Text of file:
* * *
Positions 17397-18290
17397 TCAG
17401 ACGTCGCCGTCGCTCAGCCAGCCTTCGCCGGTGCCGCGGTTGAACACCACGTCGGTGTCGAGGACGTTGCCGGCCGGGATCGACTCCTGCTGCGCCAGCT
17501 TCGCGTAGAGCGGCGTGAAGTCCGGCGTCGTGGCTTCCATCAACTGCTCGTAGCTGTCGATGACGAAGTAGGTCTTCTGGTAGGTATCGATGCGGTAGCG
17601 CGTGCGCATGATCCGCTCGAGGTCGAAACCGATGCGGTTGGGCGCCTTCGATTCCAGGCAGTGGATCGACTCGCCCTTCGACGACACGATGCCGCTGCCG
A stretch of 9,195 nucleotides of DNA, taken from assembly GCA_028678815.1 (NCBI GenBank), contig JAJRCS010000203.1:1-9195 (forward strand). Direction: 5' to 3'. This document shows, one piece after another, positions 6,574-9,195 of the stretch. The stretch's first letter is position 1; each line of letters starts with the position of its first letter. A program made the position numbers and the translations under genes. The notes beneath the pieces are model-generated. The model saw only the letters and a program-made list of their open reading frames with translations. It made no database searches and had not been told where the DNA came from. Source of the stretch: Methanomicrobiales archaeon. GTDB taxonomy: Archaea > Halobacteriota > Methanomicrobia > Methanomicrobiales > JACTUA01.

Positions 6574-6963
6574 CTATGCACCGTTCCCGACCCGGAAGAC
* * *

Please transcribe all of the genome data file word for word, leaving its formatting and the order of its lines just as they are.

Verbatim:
Positions 17397-18290
17397 TCAG
17401 ACGTCGCCGTCGCTCAGCCAGCCTTCGCCGGTGCCGCGGTTGAACACCACGTCGGTGTCGAGGACGTTGCCGGCCGGGATCGACTCCTGCTGCGCCAGCT
17501 TCGCGTAGAGCGGCGTGAAGTCCGGCGTCGTGGCTTCCATCAACTGCTCGTAGCTGTCGATGACGAAGTAGGTCTTCTGGTAGGTATCGATGCGGTAGCG
17601 CGTGCGCATGATCCGCTCGAGGTCGAAACCGATGCGGTTGGGCGCCTTCGATTCCAGGCAGTGGATCGACTCGCCCTTCGACGACACGATGCCGCTGCCG
A stretch of 9,195 nucleotides of DNA, taken from assembly GCA_028678815.1 (NCBI GenBank), contig JAJRCS010000203.1:1-9195 (forward strand). Direction: 5' to 3'. This document shows, one piece after another, positions 6,574-9,195 of the stretch. The stretch's first letter is position 1; each line of letters starts with the position of its first letter. A program made the position numbers and the translations under genes. The notes beneath the pieces are model-generated. The model saw only the letters and a program-made list of their open reading frames with translations. It made no database searches and had not been told where the DNA came from. Source of the stretch: Methanomicrobiales archaeon. GTDB taxonomy: Archaea > Halobacteriota > Methanomicrobia > Methanomicrobiales > JACTUA01.

Positions 6574-6963
6574 CTATGCACCGTTCCCGACCCGGAAGAC